The people connection: young Israelis in India

Israeli Prime Minister Benjamin Netanyahu is accompanied on his visit to India by a large delegation drawn from the defence, cyber, and agricultural sectors; he intends to boost trade, investment, and tourism between the two nations. This year, Israel’s Ministry of Tourism will spend $5-6 million in India in a bid to boost tourism to Israel. The goal is to have one lakh tourists visiting Israel in 2018.

Once distant

When I was growing up in Kolkata in the 1950s and ’60s, India had virtually no relations with Israel. I remember a singular exception: an Israeli school friend of my brother’s who was sent to study at La Martiniere. His father was posted in Nepal on deputation to the Air Force. Yusef would tell us colourful stories of life in Israel. There were a few other Israeli visitors who held dual passports (Israel allows this) who were able to come to India. Several people from the Israeli foreign service visited India to help make arrangements for those Jews who wished to make aliyah – the right of any Jew to “ascend” to Israel. As the Marathi Jews were always the largest in number among India’s Jewish communities, they made the largest aliyah.

Most Israelis knew little about India until about the mid-1990s. Some of the European pioneers of Israel were familiar with Tagore’s writings, and a street in Tel Aviv is named after him. Many Israelis knew of Mahatma Gandhi. Few know about the 800-year-old Indian hospice that was set up at the site where the Sufi saint, Baba Farid, is said to have prayed and meditated when he visited Jerusalem in the 13th century. It serves as a guesthouse for pilgrims of all faiths who come to Jerusalem to pray at Al-Aqsa mosque.

India recognised the state of Israel in 1950, and in 1953 permitted it to open a consulate in Mumbai. Despite there being no formal relations, Israel provided India with crucial intelligence information during several wars. Full diplomatic relations were established between India and Israel until 1992 when India opened its embassy in Tel Aviv.

Though there are many Indian Jews living in Israel – over 80,000 – they have remained a relatively quiet and somewhat “invisible” community. In Israel, Indian Jews are largely subsumed into the larger “Mizrahi” community of non-white Jews from North Africa and West Asia. Few in Israel know about the Jews of India, their varied histories, and the marked cultural and ethnic distinctions between them. This is largely due to where in Israel the Indian Jews settled, which, for economic and political reasons, was primarily in peripheral towns. When Jews from India first arrived in the 1940s and ’50s, the darker-skinned Bene Israel and Cochin Jews faced discrimination from the predominantly powerful European (Ashkenazi) Jews.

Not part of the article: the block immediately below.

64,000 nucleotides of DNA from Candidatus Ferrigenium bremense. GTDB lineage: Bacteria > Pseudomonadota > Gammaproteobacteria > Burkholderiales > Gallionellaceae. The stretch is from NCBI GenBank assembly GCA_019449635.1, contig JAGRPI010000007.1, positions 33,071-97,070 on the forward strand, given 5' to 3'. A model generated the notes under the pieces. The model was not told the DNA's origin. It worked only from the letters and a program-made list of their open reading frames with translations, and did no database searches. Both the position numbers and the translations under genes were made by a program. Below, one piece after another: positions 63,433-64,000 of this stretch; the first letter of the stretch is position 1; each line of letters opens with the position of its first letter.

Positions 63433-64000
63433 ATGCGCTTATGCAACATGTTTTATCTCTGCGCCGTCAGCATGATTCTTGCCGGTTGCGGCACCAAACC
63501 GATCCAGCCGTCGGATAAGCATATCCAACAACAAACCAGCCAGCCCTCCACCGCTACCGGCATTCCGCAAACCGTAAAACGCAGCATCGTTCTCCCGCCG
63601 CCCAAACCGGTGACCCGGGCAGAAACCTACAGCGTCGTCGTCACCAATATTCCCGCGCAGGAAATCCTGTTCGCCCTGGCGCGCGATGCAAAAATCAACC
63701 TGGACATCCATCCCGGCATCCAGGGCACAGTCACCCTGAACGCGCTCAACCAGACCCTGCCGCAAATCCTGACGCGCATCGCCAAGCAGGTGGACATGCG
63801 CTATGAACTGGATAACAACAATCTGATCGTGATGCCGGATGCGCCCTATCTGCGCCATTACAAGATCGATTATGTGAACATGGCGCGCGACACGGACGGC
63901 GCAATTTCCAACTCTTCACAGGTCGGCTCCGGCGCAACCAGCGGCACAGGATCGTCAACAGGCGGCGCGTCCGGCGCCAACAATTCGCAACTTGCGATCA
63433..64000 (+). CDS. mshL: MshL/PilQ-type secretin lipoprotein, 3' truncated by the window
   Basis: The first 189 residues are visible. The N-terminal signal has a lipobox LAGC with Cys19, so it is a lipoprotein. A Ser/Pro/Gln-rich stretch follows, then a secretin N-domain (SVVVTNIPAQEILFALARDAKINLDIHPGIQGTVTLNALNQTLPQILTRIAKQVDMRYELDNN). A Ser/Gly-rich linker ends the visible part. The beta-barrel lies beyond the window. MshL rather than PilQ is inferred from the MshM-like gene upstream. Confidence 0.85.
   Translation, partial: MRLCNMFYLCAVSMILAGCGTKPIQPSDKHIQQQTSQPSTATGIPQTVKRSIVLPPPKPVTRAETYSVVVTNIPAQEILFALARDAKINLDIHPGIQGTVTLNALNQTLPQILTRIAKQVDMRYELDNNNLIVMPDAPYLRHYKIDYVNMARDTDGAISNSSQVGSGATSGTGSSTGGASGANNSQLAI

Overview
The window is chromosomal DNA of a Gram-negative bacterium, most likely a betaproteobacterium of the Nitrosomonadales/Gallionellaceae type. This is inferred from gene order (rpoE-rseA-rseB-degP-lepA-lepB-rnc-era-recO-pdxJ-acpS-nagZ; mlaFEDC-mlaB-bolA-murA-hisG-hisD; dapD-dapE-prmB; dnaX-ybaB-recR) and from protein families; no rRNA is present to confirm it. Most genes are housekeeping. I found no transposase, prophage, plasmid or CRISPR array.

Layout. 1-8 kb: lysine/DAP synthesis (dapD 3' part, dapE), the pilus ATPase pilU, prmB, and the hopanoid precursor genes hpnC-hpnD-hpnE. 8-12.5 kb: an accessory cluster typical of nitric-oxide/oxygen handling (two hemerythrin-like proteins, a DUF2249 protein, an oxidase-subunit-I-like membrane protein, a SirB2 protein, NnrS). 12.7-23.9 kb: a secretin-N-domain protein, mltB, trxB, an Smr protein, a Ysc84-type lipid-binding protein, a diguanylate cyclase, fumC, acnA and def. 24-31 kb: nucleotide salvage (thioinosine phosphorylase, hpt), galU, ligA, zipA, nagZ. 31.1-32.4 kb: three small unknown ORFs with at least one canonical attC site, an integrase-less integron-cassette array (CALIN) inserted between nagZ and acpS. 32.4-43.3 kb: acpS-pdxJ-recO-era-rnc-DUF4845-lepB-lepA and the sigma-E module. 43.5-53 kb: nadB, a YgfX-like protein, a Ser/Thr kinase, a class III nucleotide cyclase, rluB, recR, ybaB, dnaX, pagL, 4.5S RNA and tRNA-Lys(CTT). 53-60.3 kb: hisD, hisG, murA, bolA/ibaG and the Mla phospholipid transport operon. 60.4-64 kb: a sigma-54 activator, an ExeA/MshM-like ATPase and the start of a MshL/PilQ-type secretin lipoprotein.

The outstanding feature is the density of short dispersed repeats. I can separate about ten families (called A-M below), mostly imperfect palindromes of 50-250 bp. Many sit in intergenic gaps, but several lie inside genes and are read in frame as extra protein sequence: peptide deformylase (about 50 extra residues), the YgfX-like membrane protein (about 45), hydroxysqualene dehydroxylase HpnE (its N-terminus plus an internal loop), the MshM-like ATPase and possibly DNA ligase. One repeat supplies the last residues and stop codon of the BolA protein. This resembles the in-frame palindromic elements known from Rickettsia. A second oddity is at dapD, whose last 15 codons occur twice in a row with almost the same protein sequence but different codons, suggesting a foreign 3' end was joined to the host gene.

The Jews from Cochin settled mostly in “moshavs”, or community farms, in southern Israel. There, they became very successful at flower growing and export. The Bene Israel Jews from the Konkan were in a range of middle-class, modestly-paying professions. They settled in smaller towns such as Ashdod, Ramla, and Lod. In the 1960s, the Bene Israelis fought and won a major case to be fully accepted as Jews.

Far fewer in numbers were the Baghdadi Jewish arrivals from Mumbai, Pune, and Kolkata. They became part of the much larger Iraqi Jewish community or integrated with other English-speaking immigrants to Israel. In the last few years, about 2000 Bnei Menashe Jews from Manipur and Mizoram have made aliyah as well; many of them have been placed in Israeli settlements in the West Bank.

The Indian Jews in Israel have always held strong ties to India. They celebrate Indian Independence Day and Republic Day, and many of them, especially the Bene Israelis, listen to Indian music and watch Indian films, hold Indian cultural events for community members, and open Indian stores which stock the groceries and spices. They have formed their own associations, issue their own community publications, and keep their Indian Jewish traditions alive. However, very few Israelis in the past came to know about India from the Indian Jews who lived there.

‘A human bridge’

Indian Jews were feted during Prime Minister Narendra Modi’s visit to Israel last year. This visit commemorated 25 years of diplomatic ties between the two nations. Mr. Netanyahu called the Indian diaspora “a human bridge” between the two nations. I would argue that it is young Israelis who have flocked to India over the last 25 years, and who have come to know India first-hand, who have played a more significant role in familiarising Israelis with India.

More than 40,000 Israelis visit India each year. For a country with a population of 6.5 million, that is a considerable number. India is now almost an obligatory visit for Israelis after finishing their compulsory army service. They live in the smaller towns and villages of India for as long as their money can last them, and revel in the freedom India offers them after their rigorous term of service.

Jael Silliman is an author, scholar, and women’s rights activist based in Kolkata

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Printable version | Oct 28, 2020 11:32:19 PM |

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